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Proceedings Paper

VIRUS: a massively replicated 33k fiber integral field spectrograph for the upgraded Hobby-Eberly Telescope
Author(s): Gary J. Hill; Hanshin Lee; Brian L. Vattiat; Joshua J. Adams; J. L. Marshall; Niv Drory; D. L. DePoy; Guillermo Blanc; Ralf Bender; John A. Booth; Taylor Chonis; Mark E. Cornell; Karl Gebhardt; John Good; Frank Grupp; Roger Haynes; Andreas Kelz; Phillip J. MacQueen; Nick Mollison; J. D. Murphy; M. D. Rafal; W. N. Rambold; M. M. Roth; R. Savage; M. P. Smith
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Paper Abstract

The Visible Integral-field Replicable Unit Spectrograph (VIRUS) consists of a baseline build of 150 identical spectrographs (arrayed as 75 units, each with a pair of spectrographs) fed by 33,600 fibers, each 1.5 arcsec diameter, deployed over the 22 arcminute field of the upgraded 10 m Hobby-Eberly Telescope (HET). The goal is to deploy 96 units. VIRUS has a fixed bandpass of 350-550 nm and resolving power R~700. VIRUS is the first example of industrial-scale replication applied to optical astronomy and is capable of spectral surveys of large areas of sky. The method of industrial replication, in which a relatively simple, inexpensive, unit spectrograph is copied in large numbers, offers significant savings of engineering effort, cost, and schedule when compared to traditional instruments. The main motivator for VIRUS is to map the evolution of dark energy for the Hobby-Eberly Telescope Dark Energy Experiment (HETDEX+) using 0.8M Lyman-α emitting galaxies as tracers. The full VIRUS array is due to be deployed in late 2011 and will provide a powerful new facility instrument for the HET, well suited to the survey niche of the telescope. VIRUS and HET will open up wide field surveys of the emission-line universe for the first time. We present the design, cost, and current status of VIRUS as it enters production, and review performance results from the VIRUS prototype. We also present lessons learned from our experience designing for volume production and look forward to the application of the VIRUS concept on future extremely large telescopes (ELTs).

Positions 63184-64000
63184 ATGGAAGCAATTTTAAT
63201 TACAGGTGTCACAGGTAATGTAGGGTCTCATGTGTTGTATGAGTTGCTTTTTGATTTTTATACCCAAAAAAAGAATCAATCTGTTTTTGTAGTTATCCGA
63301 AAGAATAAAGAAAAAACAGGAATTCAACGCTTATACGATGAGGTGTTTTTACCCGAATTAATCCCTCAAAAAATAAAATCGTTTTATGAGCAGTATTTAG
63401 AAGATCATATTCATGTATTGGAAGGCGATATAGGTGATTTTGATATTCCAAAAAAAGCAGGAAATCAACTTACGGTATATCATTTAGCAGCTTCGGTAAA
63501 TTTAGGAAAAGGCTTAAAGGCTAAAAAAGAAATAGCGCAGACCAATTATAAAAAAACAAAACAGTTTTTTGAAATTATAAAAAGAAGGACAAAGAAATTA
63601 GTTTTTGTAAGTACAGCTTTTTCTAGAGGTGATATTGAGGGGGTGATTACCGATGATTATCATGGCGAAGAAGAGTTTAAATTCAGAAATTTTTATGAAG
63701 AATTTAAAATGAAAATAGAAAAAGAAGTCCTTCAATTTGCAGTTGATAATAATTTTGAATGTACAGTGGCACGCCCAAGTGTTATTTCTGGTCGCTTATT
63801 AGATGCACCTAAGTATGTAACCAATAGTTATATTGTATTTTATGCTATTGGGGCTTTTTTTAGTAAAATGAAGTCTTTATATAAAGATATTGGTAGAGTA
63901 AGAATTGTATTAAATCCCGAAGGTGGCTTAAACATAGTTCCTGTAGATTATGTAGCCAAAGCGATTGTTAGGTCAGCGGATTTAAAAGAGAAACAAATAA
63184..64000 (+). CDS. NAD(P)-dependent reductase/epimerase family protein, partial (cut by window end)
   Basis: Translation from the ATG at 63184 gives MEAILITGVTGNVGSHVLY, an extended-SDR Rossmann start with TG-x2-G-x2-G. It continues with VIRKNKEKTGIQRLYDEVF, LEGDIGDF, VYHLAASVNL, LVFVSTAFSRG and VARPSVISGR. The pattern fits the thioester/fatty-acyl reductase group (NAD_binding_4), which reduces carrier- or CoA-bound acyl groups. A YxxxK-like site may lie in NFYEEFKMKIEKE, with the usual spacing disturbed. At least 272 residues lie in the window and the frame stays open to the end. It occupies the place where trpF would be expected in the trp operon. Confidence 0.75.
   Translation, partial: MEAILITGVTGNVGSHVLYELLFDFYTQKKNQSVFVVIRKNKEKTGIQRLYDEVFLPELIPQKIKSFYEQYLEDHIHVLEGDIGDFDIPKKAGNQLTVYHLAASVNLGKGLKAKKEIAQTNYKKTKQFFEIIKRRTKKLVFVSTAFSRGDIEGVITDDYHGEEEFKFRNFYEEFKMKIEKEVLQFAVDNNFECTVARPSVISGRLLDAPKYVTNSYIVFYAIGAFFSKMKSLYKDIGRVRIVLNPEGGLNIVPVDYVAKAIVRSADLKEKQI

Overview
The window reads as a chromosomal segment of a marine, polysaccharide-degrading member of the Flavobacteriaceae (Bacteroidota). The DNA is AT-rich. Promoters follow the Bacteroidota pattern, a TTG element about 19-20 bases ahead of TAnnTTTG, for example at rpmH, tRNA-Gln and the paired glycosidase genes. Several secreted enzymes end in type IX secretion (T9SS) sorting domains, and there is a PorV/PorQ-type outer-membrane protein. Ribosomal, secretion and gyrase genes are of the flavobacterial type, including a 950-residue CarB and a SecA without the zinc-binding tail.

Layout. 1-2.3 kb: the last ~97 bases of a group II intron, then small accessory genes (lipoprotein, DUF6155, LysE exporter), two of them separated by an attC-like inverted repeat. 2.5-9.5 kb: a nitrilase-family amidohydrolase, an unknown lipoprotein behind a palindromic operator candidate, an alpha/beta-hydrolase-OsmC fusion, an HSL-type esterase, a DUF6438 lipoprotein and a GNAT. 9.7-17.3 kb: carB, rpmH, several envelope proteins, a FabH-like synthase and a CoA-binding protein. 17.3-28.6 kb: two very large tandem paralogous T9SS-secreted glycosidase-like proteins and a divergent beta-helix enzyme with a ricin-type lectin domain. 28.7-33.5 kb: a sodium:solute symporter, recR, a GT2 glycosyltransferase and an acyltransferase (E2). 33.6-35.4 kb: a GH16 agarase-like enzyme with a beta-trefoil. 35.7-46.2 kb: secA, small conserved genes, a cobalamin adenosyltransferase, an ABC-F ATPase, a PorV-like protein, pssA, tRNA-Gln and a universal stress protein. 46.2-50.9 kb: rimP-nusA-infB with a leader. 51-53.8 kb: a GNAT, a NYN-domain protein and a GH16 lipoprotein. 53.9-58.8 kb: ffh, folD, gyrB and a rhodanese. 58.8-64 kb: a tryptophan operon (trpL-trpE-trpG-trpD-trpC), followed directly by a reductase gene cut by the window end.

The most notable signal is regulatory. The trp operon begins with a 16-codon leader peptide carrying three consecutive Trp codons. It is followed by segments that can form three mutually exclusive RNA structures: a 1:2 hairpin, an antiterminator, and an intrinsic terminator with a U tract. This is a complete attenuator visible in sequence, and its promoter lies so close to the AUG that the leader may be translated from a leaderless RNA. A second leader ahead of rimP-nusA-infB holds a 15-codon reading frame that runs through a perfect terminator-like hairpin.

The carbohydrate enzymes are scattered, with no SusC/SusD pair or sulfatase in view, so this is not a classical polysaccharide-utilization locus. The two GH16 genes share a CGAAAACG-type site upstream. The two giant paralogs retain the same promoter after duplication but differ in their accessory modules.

Paper Details

Date Published: 14 July 2010
PDF: 21 pages
Proc. SPIE 7735, Ground-based and Airborne Instrumentation for Astronomy III, 77350L (14 July 2010); doi: 10.1117/12.857808
Show Author Affiliations
Gary J. Hill, McDonald Observatory, The Univ. of Texas at Austin (United States)
Hanshin Lee, McDonald Observatory, The Univ. of Texas at Austin (United States)
Brian L. Vattiat, McDonald Observatory, The Univ. of Texas at Austin (United States)
Joshua J. Adams, The Univ. of Texas at Austin (United States)
J. L. Marshall, Texas A&M Univ. (United States)
Niv Drory, Max-Planck-Institut für extraterrestrische Physik (Germany)
D. L. DePoy, Texas A&M Univ. (United States)
Guillermo Blanc, The Univ. of Texas at Austin (United States)
Ralf Bender, Max-Planck-Institut für extraterrestrische Physik (Germany)
Univ.-Sternwarte München (Germany)
John A. Booth, McDonald Observatory, The Univ. of Texas at Austin (United States)
Taylor Chonis, McDonald Observatory, The Univ. of Texas at Austin (United States)
Mark E. Cornell, McDonald Observatory, The Univ. of Texas at Austin (United States)
Karl Gebhardt, The Univ. of Texas at Austin (United States)
John Good, McDonald Observatory, The Univ. of Texas at Austin (United States)
Frank Grupp, Univ.-Sternwarte München (Germany)
Roger Haynes, Astrophysikalisches Institut Potsdam (Germany)
innoFSPEC Potsdam (Germany)
Andreas Kelz, Astrophysikalisches Institut Potsdam (Germany)
Phillip J. MacQueen, McDonald Observatory, The Univ. of Texas at Austin (United States)
Nick Mollison, The Univ. of Texas at Austin (United States)
J. D. Murphy, The Univ. of Texas at Austin (United States)
M. D. Rafal, McDonald Observatory, The Univ. of Texas at Austin (United States)
W. N. Rambold, Astrophysikalisches Institut Potsdam (Germany)
innoFSPEC Potsdam (Germany)
M. M. Roth, Astrophysikalisches Institut Potsdam (Germany)
innoFSPEC Potsdam (Germany)
R. Savage, McDonald Observatory, The Univ. of Texas at Austin (United States)
M. P. Smith, Univ. of Wisconsin-Madison (United States)


Published in SPIE Proceedings Vol. 7735:
Ground-based and Airborne Instrumentation for Astronomy III
Ian S. McLean; Suzanne K. Ramsay; Hideki Takami, Editor(s)

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